Firefighters battled blazes in parts of Greece and the Canary Islands, Spain issued heat alerts while some children in Italy's Sardinia were warned away from sports for safety reasons.
"You can't be in the street, it's horrible," said Lidia Rodriguez, 27, in Madrid.
From California to China, authorities have warned in recent days of the health dangers of the extreme heat, urging people to drink water and shelter from the sun.
Several local temperature records were broken in southern France, the weather service said.
Meteo France said a record 29.5 C (85 F) had been reached in the Alpine ski resort of Alpe d'Huez, which sits at an altitude of 1,860 metres (6,100 ft), while 40.6 C had been recorded for the first time in Verdun in the foothills of the Pyrenees.
In a stark reminder of the effects of global warming, the UN's World Meteorological Agency (WMO) said the trend of heatwaves "shows no signs of decreasing".
"These events will continue to grow in intensity, and the world needs to prepare for more intense heatwaves," John Nairn, a senior extreme heat advisor at the WMO told reporters in Geneva.
Wildfires and scorching heat
Northwest of the Greek capital Athens, columns of smoke loomed over the forest of Dervenohoria, where one of several fires around the capital and beyond was still burning.
Fire spokesman Yannis Artopios called it "a difficult day," with another heatwave on the horizon for Thursday, with expected temperatures of 44 degrees Celsius (111 degrees Fahrenheit).
Still burning was a forest fire by the seaside resort of Loutraki, where the mayor said 1,200 children had been evacuated Monday from holiday camps.
In the Canary Islands, some 400 firefighters battled a blaze that has ravaged 3,500 hectares of forest and forced 4,000 residents to evacuate, with authorities warning residents to wear face masks outside due to poor air quality.
Temperatures were unforgiving in Italy and in Spain, where three regions were put under hot weather red alerts.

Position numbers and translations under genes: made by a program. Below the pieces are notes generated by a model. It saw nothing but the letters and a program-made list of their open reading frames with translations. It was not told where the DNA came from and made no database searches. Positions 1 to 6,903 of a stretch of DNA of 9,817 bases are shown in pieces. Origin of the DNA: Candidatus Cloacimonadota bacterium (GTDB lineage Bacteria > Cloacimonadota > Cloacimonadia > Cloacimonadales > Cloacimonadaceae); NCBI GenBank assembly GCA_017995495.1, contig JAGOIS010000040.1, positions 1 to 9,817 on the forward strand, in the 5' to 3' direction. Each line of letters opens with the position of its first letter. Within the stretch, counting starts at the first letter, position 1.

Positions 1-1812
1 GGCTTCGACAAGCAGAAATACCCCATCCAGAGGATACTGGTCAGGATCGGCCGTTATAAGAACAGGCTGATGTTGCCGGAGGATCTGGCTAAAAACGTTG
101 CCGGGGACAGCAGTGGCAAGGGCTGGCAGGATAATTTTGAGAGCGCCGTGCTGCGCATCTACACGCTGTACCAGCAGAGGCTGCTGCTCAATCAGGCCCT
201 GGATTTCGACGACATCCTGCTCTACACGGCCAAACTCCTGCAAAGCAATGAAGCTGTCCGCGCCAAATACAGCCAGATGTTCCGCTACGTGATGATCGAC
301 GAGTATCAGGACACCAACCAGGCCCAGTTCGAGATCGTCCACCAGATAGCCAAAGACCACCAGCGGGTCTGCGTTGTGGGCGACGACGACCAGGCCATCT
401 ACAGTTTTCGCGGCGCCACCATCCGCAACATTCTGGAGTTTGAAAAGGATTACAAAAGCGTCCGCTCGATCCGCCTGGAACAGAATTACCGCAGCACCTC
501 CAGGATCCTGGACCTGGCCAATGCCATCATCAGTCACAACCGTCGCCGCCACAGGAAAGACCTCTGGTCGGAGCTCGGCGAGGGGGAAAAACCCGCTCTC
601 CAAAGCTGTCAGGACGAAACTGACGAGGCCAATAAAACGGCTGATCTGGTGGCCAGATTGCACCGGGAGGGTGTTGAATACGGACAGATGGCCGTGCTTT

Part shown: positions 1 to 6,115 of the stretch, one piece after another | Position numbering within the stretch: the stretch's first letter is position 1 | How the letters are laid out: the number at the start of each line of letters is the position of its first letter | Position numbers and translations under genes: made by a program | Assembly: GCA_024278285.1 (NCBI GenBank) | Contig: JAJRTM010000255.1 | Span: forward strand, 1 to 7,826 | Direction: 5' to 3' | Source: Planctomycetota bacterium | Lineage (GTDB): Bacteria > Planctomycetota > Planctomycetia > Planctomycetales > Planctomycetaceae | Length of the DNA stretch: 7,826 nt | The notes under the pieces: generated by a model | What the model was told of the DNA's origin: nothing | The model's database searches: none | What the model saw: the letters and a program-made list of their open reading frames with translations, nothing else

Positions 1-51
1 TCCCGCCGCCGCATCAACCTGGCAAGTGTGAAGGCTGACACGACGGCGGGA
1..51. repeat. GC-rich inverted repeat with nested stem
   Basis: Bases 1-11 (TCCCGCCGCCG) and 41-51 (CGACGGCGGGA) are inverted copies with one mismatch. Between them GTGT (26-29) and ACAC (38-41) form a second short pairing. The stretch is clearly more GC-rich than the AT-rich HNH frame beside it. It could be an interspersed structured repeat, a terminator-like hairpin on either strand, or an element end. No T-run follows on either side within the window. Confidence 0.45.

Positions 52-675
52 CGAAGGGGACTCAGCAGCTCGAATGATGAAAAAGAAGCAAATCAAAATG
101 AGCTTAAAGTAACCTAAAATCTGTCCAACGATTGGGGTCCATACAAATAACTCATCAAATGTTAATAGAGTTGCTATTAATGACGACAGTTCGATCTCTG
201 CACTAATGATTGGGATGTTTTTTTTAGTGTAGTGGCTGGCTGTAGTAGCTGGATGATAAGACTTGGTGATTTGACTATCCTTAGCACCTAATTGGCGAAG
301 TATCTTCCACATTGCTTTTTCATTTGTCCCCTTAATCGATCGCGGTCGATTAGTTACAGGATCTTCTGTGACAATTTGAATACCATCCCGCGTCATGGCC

The Italian islands of Sardinia and Sicily have been on watch to possibly surpass a continent-wide record of 48.8 degrees Celsius, recorded in Sicily in August 2021.
Many throughout Italy sought escape by the sea, including outside Rome, where the midday heat hit 40C.
"Certainly it's better at the beach, you can at least get a little wind from the sea. It's not even possible to remain in the city, too hot," said Virginia Cesario, 30, at the Focene beach near the capital.
Climate change impact
The heatwaves across Europe and the globe are "not one single phenomenon but several acting at the same time," said Robert Vautard, director of France's Pierre-Simon Laplace climate institute.
"But they are all strengthened by one factor: climate change."
Health authorities in Italy issued red alerts for 20 cities, from Naples in the south to Venice in the north.
At Lanusei, near Sardinia's eastern coast, a children's summer camp was restricting beach visits to the early morning and forbidding sports, teacher Morgana Cucca told AFP.
In the Sardinian capital of Cagliari, pharmacist Teresa Angioni said patients were complaining of heat-related symptoms.
"They mainly buy magnesium and potassium supplements and ask us to measure their blood pressure, which is often low," Angioni said.
Heat record in China
In parts of Asia, record temperatures have triggered torrential rain.
Nearly 260,000 people were evacuated in southern China and Vietnam before a typhoon made landfall late Monday, bringing fierce winds and rain, but weakening to a tropical storm by Tuesday.
China reported on Monday a new mid-July high of 52.2C in the northwestern Xinjiang region's village of Sanbao, breaking the previous high of 50.6C set six years ago.
The record-setting heat came as US climate envoy John Kerry met with Chinese officials in Beijing, as the world's two largest polluters revive stalled diplomacy on reducing planet-warming emissions.
Speaking Tuesday at Beijing's Great Hall of the People with China's top diplomat Wang Yi, Kerry called for "global leadership" on climate issues.